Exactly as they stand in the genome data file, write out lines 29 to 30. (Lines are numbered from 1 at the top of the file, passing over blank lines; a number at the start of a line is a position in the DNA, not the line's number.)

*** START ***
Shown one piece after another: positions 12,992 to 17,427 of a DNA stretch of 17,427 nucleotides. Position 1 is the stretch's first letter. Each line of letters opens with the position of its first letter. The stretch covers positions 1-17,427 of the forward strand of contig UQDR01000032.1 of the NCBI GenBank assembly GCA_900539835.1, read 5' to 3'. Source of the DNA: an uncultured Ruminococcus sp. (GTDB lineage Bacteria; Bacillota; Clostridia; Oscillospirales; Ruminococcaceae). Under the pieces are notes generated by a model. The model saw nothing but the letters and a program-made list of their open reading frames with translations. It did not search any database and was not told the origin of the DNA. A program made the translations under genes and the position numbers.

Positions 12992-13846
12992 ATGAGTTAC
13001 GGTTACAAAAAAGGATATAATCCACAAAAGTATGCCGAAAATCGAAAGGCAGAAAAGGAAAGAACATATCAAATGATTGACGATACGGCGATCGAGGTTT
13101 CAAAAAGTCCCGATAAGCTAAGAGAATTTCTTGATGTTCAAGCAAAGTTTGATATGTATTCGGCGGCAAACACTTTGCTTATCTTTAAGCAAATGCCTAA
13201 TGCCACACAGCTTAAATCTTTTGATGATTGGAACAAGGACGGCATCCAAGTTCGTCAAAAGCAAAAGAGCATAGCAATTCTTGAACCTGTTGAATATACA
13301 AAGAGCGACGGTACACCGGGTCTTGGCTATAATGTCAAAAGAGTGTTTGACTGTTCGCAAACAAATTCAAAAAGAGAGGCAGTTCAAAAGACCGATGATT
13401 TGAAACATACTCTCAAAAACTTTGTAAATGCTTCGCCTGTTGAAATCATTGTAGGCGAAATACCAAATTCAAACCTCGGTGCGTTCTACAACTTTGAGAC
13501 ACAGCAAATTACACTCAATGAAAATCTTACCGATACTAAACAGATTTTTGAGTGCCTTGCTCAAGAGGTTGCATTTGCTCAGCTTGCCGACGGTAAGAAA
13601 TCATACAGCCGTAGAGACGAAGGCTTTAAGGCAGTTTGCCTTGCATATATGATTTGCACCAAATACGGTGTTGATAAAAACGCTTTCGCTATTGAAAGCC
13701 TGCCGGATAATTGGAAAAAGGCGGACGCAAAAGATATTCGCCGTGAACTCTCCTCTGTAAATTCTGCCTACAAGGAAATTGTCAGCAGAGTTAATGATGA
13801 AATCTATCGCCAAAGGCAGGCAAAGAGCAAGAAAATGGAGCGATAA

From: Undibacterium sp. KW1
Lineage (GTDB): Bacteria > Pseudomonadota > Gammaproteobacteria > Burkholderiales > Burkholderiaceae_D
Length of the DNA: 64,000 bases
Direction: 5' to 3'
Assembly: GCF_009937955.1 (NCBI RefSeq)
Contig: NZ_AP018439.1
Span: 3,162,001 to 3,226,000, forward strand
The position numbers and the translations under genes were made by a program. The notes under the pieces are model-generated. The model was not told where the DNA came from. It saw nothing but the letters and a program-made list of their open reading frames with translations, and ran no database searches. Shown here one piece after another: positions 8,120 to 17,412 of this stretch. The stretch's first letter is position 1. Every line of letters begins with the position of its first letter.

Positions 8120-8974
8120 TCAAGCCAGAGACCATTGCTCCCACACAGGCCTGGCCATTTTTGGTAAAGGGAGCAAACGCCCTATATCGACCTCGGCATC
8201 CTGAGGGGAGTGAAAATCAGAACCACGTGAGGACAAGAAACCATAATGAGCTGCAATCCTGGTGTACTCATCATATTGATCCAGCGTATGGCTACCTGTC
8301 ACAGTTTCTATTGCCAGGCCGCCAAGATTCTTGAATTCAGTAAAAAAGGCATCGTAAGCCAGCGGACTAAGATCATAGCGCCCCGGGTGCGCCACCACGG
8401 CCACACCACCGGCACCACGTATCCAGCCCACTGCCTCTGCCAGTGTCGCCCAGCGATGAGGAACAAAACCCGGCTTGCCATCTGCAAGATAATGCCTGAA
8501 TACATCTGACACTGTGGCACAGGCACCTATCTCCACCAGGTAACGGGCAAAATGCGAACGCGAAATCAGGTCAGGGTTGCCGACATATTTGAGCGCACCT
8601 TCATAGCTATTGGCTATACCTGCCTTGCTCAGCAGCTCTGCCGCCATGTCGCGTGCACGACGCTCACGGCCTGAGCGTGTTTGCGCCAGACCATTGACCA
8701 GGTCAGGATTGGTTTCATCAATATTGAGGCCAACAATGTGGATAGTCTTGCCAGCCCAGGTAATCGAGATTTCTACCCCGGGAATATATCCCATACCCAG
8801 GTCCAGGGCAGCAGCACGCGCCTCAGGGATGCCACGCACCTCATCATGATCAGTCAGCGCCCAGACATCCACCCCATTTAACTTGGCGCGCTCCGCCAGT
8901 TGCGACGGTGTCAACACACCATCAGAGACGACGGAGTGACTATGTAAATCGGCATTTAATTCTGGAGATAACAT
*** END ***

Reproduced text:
8801 GTCCAGGGCAGCAGCACGCGCCTCAGGGATGCCACGCACCTCATCATGATCAGTCAGCGCCCAGACATCCACCCCATTTAACTTGGCGCGCTCCGCCAGT
8901 TGCGACGGTGTCAACACACCATCAGAGACGACGGAGTGACTATGTAAATCGGCATTTAATTCTGGAGATAACAT